Wendy Lian Williams had every right to be nervous last Saturday afternoon. With one dive left in the women's platform finals of the World Diving Cup, in Indianapolis, Williams, a 21-year-old University of Miami junior, trailed the leader, Chen Xiaodan, of China, by barely five points. "All afternoon," Williams would say later, "I felt like I had an alien in my stomach going boom, boom, boom. I know a little of that is good, but too much is not good."
Williams walked to the edge of the platform and turned her back to the pool. Then she launched herself upward, spun inward 2½ times and punctured the water. A peach basket could have covered the splash without getting wet. In a moment the board flashed 69.72 points, Williams's highest score of the meet.
Next came the waiting, while Chen and her teammate Xu Yanmei, the 1988 Olympic platform champion, who was in third place, 25.77 points behind Chen, made their final dives. "This is familiar," said Scott Reich, Williams's coach. Last summer in Seoul, Williams was in fourth place and Chen in third going into Chen's last dive. But Chen self-destructed, and Williams got the bronze. She had known then where she stood, but she didn't now. Williams saw Chen do an inward 3½ tuck and the seven judges give her scores from 5 to 6½. "That's it," Reich told her. "You've got it."
Williams was ecstatic. "I thought he meant I'd won the silver," she said.
May 14, 1989
But as she studied the scoreboard, it slowly dawned on her that it was mathematically impossible for Xu, who had over-rotated on her third dive, to beat her. "I'm not very good at math," said Williams, "but I didn't think you could get 90 points on a back 2½ pike."
You can't. Xu ripped her final dive for 8½'s and 9's, but in vain. The board showed Williams to be the winner, with 257.91 points to Chen's 251.01 and Xu's 245.07. Even on the victory stand Williams had to steal a glance at the front of her pedestal. Sure enough, it read 1.
"The Chinese are not invincible," said Williams afterward. "I really know that now. I sort of knew it before, but there was always a little doubt in the back of my mind."
The Chinese may not be invincible, but they proved in Indianapolis that they are still the best divers in the world. Not only did they win the men's, women's and combined team competitions—the U.S. was runner-up in all three—but they also won four of the six individual finals. First, Gao Min, 18, the Olympic women's three-meter springboard champion, edged teammate Yu Xiaoling, 277.23 to 275.52, in the women's one meter, a non-Olympic event—despite having had only two practice sessions on the low board in preparation for the meet. Later on Saturday, Tan Liangde, who had placed second to the now retired Greg Louganis in the three-meter springboard at both the Los Angeles and Seoul Olympics, won by finishing 4.53 points ahead of Kent Ferguson of the U.S. When, on Sunday, Gao added the three-meter springboard championship to become the meet's only double winner, and 15-year-old Xiong Ni won the men's platform, it was easy to understand Williams's doubt.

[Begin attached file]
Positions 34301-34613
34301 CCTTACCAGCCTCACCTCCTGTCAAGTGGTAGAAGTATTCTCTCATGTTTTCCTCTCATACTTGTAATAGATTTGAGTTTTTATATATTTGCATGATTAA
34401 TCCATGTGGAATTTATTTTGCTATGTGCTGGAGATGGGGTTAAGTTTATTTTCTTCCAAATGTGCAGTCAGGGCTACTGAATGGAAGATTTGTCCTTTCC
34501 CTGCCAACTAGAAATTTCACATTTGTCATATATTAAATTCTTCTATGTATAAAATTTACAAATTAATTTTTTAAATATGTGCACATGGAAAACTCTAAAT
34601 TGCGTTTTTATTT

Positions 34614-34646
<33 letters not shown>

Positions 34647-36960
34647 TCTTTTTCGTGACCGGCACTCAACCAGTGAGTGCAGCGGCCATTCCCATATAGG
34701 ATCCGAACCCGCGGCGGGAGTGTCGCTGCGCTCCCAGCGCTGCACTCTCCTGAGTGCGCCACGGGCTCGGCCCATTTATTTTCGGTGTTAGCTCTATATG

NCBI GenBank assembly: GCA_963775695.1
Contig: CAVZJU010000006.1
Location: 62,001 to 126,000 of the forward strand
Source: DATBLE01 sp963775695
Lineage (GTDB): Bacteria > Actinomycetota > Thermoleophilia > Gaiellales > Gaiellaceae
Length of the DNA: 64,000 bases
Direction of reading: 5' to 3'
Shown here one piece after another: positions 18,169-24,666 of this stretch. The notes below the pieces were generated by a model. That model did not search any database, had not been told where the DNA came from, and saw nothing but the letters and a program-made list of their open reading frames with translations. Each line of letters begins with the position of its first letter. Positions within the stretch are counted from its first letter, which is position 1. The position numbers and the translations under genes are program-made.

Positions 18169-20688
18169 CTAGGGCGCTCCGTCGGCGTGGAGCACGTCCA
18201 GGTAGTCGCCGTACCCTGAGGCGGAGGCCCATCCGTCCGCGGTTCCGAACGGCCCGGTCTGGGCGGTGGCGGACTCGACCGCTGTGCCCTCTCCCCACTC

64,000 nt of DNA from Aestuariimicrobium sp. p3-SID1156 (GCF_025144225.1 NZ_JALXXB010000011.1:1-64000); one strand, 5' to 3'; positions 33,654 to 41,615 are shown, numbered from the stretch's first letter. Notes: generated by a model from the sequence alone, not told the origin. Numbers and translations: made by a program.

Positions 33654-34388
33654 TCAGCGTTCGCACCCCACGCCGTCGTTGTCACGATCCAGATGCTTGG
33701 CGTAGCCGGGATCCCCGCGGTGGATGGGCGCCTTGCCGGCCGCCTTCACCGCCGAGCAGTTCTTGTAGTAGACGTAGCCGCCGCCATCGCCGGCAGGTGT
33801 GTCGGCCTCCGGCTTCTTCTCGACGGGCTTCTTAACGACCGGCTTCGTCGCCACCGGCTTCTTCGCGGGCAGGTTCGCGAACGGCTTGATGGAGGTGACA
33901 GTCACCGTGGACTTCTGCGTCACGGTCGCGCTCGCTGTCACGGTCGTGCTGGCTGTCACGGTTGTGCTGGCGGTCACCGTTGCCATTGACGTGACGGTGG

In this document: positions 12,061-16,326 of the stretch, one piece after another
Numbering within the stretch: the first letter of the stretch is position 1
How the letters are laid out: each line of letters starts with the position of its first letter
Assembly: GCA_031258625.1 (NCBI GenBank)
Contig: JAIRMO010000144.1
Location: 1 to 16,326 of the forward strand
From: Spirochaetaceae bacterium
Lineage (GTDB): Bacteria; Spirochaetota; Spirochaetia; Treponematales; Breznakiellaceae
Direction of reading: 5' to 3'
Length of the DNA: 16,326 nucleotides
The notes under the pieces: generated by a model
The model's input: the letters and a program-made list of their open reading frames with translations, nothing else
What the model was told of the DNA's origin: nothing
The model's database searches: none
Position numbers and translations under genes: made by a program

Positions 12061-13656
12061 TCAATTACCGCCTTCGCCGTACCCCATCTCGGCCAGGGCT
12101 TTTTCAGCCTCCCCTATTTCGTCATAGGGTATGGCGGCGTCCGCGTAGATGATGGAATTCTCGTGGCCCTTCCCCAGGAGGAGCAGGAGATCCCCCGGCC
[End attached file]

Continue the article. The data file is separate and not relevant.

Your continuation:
Last week's victory was Williams's first major international win in a long and sometimes rocky career. As a 16-month-old toddler she was trampolining in the backyard under the supervision of her father, Charles, who coached divers in the St. Louis area. She began diving at 3, and at 14 she moved to Mission Viejo, Calif., to work with Ron O'Brien, who also coached Louganis. That experiment had mixed results. Her diving went well—she won the '84 national three-meter springboard title—but she was homesick. "It was really tough being away from my family," she says.